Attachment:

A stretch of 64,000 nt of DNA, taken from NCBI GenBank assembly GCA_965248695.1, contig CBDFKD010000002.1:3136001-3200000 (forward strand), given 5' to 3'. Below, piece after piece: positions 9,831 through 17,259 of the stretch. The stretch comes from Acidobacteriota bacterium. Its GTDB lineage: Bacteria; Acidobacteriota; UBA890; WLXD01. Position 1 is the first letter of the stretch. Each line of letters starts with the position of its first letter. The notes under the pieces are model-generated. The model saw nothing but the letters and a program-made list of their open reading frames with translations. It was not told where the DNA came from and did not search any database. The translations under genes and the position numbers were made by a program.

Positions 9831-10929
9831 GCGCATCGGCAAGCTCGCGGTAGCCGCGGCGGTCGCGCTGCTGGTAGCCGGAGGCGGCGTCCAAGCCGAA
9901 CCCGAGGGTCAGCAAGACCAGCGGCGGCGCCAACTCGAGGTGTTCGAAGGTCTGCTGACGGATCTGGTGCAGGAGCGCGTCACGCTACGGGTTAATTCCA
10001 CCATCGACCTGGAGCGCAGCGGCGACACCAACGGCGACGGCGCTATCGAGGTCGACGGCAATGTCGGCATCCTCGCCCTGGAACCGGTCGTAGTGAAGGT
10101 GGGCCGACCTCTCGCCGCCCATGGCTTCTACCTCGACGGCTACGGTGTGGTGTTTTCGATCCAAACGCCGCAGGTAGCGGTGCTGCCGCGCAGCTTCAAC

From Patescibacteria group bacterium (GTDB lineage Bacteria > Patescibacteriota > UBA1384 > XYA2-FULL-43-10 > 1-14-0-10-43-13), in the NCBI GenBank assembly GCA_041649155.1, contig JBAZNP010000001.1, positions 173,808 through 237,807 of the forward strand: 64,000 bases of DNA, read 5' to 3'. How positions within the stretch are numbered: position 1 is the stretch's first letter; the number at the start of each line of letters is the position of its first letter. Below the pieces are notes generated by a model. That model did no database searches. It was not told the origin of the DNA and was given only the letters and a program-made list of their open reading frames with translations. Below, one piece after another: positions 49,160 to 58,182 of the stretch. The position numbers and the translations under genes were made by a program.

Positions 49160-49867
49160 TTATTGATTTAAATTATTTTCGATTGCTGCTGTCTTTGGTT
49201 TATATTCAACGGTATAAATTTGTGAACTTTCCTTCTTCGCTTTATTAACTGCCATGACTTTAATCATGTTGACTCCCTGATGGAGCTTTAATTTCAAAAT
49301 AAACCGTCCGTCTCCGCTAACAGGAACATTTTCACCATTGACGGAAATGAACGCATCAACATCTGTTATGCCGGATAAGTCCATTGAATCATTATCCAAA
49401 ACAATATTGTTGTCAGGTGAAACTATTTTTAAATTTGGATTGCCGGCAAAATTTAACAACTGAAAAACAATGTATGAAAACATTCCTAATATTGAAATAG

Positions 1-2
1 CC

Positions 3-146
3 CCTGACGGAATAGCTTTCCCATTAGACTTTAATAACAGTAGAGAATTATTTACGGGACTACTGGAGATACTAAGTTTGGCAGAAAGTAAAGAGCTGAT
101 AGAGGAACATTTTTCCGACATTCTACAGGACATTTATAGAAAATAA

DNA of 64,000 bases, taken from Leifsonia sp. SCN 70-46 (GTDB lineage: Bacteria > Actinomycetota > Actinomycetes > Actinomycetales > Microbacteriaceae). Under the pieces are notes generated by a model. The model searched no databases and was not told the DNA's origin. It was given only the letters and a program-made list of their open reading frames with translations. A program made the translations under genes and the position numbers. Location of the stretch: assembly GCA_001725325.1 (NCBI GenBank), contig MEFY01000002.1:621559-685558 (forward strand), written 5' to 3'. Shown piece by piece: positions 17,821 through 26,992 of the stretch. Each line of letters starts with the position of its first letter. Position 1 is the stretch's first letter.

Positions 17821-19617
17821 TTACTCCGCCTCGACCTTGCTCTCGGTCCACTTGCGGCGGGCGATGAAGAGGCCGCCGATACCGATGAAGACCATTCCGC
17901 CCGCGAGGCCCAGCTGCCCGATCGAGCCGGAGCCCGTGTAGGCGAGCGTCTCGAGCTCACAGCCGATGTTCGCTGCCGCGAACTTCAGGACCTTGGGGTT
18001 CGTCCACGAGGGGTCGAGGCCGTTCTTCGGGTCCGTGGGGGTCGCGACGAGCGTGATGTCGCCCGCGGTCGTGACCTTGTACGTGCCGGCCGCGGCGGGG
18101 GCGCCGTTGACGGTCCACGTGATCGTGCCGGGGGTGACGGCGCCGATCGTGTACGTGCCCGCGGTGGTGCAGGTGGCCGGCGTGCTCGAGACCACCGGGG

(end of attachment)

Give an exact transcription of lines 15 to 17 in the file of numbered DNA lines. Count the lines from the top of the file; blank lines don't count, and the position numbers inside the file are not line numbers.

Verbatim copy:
Positions 3-146
3 CCTGACGGAATAGCTTTCCCATTAGACTTTAATAACAGTAGAGAATTATTTACGGGACTACTGGAGATACTAAGTTTGGCAGAAAGTAAAGAGCTGAT
101 AGAGGAACATTTTTCCGACATTCTACAGGACATTTATAGAAAATAA